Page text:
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The arts . . .
Lisa Kanak wrote:
I think the biggest questions regarding "funding for the arts" may be, is
federal funding necessary and is it achieving its stated function (bringing
art and music to the masses)?
>> Who said that the stated function was to bring art and music to "the
The $99 million endowment the NEA received serves primarily two audiences -
the wealthy elite
>> How so?
$19.8 million of the NEA's budget vanishes into administrative overhead.
>> Unlike the budgets of other agencies and programs?
$33.0 million goes to just SIX cities (Boston, Chicago, Washington, D.C.,
Los Angeles, New York and San Francisco
>> Whose metropolitan areas have 20-25% of the American population
(hardly cities in "need" of
additional entertainment for the masses).
>> No city is in need of additional entertainment for "the masses". That's
what television is for.
Additionally, the money seems to be doled out based on ideological,
political lines. $63.6 million of all NEA grant money is sent to
>> i.e., urban districts, where artists live, and where the vast majority of
cultural institutions are located
and 143 congressional districts receive absolutely
>> i.e., where artists don't live. How many of these congressional districts
had viable applications, or any applications?
(these, by the way, are most likely the districts without much of
anything - the rural, poor areas the NEA was started to "help.") Here in
Ft. Smith - a city of over 70,000 and the second largest city in Arkansas,
our local symphony receives approximately $3,000 a year - once you factor
in all the work that has to be done to secure the grant, it amounts to less
>> Compare oranges with oranges. Does the Boston Symphony get any NEA money?
The New York Philharmonic? I don't think so.
The majority of our funding comes from fundraising events
(attended primarily by the local rich folk who can spend $5,000 to purchase
a hand-carved orchestra baton and the "right" to lead the symphony in
"Stars and Stripes Forever" by John Phillips Sousa on the 4th of July.)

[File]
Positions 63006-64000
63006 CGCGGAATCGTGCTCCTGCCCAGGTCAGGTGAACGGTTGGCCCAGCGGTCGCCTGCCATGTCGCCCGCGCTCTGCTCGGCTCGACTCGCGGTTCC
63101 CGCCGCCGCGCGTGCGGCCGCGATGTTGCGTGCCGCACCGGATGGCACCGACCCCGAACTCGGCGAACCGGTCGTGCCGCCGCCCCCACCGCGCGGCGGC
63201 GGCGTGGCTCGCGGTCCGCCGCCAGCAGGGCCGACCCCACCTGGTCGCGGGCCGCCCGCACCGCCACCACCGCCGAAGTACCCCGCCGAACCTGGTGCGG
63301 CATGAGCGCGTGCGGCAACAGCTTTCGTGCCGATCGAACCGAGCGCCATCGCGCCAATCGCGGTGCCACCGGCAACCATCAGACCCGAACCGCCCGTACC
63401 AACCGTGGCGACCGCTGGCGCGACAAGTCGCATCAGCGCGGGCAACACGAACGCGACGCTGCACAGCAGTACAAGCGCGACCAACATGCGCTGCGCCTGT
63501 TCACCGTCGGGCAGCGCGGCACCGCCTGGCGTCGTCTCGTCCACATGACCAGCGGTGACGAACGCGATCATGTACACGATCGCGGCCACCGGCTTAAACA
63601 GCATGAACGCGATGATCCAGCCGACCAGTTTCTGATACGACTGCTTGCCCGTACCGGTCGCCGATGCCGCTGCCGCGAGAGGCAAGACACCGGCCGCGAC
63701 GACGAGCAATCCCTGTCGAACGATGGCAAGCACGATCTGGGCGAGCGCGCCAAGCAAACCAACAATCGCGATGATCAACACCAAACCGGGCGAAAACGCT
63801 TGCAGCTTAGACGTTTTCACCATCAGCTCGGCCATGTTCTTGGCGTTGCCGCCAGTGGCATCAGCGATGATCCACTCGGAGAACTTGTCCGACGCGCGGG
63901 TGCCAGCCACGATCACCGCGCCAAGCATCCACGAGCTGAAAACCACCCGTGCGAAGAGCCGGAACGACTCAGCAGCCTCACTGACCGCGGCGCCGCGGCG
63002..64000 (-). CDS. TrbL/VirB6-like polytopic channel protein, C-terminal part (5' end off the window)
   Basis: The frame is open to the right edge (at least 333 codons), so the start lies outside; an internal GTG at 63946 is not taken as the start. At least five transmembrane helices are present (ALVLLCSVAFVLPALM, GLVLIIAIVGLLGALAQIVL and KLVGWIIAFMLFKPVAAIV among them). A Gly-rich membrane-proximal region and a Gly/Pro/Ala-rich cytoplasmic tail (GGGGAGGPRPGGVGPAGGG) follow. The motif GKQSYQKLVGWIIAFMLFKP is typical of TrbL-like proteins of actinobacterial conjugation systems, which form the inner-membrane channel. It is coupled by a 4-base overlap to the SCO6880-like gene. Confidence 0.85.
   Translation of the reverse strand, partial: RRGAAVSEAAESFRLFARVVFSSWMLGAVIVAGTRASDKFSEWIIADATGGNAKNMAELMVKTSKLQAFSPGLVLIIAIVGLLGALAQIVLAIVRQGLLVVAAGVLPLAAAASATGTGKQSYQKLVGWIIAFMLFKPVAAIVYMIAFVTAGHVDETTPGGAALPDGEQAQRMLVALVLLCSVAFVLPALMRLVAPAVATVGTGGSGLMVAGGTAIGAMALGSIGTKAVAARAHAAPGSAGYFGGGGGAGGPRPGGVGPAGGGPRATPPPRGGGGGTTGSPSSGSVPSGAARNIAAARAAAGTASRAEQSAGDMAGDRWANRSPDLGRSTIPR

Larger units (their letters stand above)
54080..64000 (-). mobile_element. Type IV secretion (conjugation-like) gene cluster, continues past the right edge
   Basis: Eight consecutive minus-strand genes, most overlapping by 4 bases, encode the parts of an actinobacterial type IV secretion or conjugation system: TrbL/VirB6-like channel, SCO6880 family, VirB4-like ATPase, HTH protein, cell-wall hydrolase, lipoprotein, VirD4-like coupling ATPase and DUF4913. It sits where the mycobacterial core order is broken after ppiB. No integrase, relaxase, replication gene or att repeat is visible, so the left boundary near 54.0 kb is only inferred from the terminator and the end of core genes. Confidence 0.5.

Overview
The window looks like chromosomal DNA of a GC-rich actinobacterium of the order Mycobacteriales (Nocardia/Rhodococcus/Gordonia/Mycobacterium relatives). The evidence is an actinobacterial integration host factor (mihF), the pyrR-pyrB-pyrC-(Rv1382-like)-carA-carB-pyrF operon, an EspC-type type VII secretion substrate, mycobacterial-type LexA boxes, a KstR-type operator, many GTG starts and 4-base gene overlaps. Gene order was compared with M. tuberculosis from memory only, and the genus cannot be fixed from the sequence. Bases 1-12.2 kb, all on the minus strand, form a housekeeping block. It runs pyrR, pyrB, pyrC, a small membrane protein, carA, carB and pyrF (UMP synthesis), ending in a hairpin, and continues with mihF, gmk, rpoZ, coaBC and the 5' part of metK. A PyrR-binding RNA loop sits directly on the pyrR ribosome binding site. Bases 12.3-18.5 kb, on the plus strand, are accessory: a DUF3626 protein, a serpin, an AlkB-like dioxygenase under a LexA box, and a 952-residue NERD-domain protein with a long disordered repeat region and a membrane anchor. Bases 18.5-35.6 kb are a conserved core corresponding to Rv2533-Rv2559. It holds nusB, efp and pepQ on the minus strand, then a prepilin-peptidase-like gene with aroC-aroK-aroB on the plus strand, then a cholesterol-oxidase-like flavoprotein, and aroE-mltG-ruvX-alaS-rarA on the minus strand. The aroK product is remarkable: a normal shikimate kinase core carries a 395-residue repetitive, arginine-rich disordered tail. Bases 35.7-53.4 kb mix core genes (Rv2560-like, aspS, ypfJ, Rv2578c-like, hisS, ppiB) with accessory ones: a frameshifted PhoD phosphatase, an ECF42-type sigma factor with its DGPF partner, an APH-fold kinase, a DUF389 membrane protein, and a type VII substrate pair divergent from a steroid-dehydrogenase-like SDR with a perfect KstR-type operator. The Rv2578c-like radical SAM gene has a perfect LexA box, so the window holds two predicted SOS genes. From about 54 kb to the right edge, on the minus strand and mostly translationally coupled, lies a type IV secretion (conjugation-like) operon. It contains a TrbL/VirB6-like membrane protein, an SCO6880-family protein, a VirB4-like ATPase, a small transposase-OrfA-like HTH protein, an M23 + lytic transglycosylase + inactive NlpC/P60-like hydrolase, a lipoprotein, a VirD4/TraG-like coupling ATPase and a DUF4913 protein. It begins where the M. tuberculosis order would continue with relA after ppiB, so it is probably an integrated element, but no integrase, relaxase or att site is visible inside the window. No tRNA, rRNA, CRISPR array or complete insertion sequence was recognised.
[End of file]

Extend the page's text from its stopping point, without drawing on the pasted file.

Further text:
Lastly, the arts will survive without the NEA -- since 1965 private
funding for the arts has been rising.
>> By what measure, and has it been rising since, say, 1990? Hasn't it been
rising *because* state and federal sources are drying up? This doesn't
represent a net increase in financial support for the arts.
NEA funding makes up about 1% of
total funding for the arts - hardly anything substantial.
>> This is an argument for reducing it to zero?
In fact, state
and local governments outspend the NEA and their funding for arts has also
>> See above.
The arts are a healthy industry - with employment and earnings for
artists rising, the number of arts establishments rising, ticket receipts
rising, and the educational level of artists rising.
>> Define "the arts." I don't have cards sitting here, but my sense is that
big institutions are doing OK and smaller ones are closing. Several second
tier symphony orchestras have shut down in the past few years. Boston and New
York have several fewer small theatre companies than they had ten years ago.
Museums keep raising admissions prices and cutting back on free or discounted
In short, the NEA does not serve any substantive function in regards to
"promoting the arts" and can easily be dissolved without making any
significant negative impact on symphonies, museums, non-profit theatres,
>> That may be true, given the tremendous gutting that the past several
administrations have applied to its budget. If you starve somebody into a
coma, you've eliminated a lot of the reasons for keeping him alive; you've got
>> Les Phillips
Lexington High School
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